Christmas apparently isn't as cool as it once was with recording artists. There is considerably less holiday albums released these days as there was a generation ago.
But Clay Aiken's reaches for Christmas music at this time of year. The pop artist doesn't care if Christmas isn't cool.
"That doesn't matter to me because I'm not cool either," Aiken said while calling from New York where he is taping a segment for the "Dr. Oz" show. "I can see why Christmas isn't cool. It can be schmaltzy and cheesy but that's fine for my personality. That's why I'm out on another Christmas tour. I love it."
The American Idol alum (class of 2003, runner-up to "A.I." champ Ruben Studdard), will perform Sunday at the Capitol Theatre. Aiken will tour behind Christmas music each year in perpetuity. "I'm going to do it annually since I hope to become the next Andy Williams," Aiken said. "I don't think anyone else wants to be the contemporary Christmas artist and that's alright with me. I would love to be able to be known as the Christmas artist."
Expect Aiken, who will be backed by an orchestra, to belt out an array of Christmas classics. Such seasonal favorites as "Winter Wonderland," "Joy to the World" and "Silent Night," which are on Aiken's 2004 release "Merry Christmas With Love," will be rendered.
"I had the greatest time making that album," Aiken said. "From that point on, I knew I wanted to be a part of the holiday season every year. You don't have to see me the rest of the year."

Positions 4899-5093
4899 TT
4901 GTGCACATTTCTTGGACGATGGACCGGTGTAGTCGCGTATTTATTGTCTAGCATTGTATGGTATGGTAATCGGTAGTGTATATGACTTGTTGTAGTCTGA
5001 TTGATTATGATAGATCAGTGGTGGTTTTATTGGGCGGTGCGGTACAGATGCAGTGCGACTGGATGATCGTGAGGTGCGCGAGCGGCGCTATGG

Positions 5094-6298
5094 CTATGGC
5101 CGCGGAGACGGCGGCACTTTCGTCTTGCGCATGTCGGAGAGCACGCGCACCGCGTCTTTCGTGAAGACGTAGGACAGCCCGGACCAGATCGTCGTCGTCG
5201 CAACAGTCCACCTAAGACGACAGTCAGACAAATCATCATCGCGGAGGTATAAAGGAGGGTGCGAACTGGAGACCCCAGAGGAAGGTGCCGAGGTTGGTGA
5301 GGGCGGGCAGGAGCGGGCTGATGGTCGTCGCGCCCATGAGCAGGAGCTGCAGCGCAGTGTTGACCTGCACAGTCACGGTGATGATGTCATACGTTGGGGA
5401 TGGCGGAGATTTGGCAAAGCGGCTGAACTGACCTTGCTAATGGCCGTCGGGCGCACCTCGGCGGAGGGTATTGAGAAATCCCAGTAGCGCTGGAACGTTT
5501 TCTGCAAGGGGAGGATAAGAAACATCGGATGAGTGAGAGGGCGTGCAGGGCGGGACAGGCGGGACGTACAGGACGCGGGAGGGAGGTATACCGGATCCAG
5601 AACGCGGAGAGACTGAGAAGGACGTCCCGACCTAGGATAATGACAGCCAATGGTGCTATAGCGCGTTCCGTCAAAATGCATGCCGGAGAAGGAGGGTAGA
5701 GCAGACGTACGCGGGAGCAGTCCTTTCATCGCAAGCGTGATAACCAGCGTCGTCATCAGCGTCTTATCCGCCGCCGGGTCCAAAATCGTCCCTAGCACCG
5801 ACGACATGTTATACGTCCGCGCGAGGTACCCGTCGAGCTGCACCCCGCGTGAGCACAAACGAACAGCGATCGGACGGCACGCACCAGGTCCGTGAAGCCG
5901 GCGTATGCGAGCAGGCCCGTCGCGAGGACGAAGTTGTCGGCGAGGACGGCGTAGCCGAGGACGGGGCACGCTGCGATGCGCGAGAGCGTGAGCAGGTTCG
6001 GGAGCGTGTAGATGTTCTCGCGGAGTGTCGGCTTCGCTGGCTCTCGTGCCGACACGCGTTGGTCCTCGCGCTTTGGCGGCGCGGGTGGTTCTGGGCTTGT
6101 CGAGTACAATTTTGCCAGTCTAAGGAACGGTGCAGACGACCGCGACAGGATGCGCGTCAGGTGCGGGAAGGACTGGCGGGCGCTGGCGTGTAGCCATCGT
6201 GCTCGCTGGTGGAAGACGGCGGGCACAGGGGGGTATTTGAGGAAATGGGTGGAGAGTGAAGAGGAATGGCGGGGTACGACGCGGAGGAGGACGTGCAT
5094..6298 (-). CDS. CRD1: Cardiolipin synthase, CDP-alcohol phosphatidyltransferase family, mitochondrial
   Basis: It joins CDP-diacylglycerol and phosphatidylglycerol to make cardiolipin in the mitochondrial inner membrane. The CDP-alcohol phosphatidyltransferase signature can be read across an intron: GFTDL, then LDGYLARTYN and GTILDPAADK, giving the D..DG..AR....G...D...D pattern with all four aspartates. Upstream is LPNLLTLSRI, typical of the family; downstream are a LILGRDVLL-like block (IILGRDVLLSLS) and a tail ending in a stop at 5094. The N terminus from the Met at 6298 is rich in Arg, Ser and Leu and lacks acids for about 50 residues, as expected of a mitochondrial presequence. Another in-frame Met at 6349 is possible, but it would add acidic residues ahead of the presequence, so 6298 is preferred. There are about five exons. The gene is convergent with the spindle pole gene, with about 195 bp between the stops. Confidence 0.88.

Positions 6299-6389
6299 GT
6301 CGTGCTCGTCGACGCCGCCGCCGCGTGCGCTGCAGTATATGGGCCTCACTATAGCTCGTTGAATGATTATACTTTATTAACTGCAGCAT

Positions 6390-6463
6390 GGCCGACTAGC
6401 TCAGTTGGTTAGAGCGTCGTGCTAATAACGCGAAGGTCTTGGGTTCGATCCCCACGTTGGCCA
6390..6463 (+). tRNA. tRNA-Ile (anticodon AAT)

Well, Aiken is just kidding. "You'll hear plenty of my non-Christmas albums in the upcoming years," Aiken said.
But expect much of Aiken's future material to be retro. Aiken was born too late and he knows it. The pop singer would have been perfectly at home during the '60s singing hits from legendary Brill Building songwriters, such as Neil Diamond, Carole King and Neil Sedaka.
Aiken revels in singing love songs from a bygone era.
"Breaking Up Is Hard To Do," penned by the aforementioned Sedaka, Henry Mancini's "Moon River" and Roy Orbison's "Crying" is some of the tunes Aiken loves to croon.
"I have to agree with your born too late line," Aiken said. "I just hope it's not born too late, died too soon. I think my voice fits those songs from the '60s and '70s and I just love those songs. They are wonderful songs from a wonderful period. I feel like I relate to the songs from that period."
That's why it was so uncomfortable watching the post-"Idol" Aiken be dressed up by the corporate machine into something he isn't. You couldn't help but wince watching Aiken in a leather jacket.
"I think it's so important to stay in your own lane," Aiken said. "When I put out my first two albums, they were dressing me up like I was going to be the next Justin Timberlake or how Justin Bieber looks today. That image just doesn't work for me. But there is a type of music that works for me, it's Christmas music."
Clay Aiken appears Sunday at. Tickets are. Show time is 7 p.m. For more information, call
When: 7 p.m. Sunday
Where: Capitol Theatre, Clearwater
Tickets: $55 and $75; (727) 791-7400 and www.rutheckerdhall.com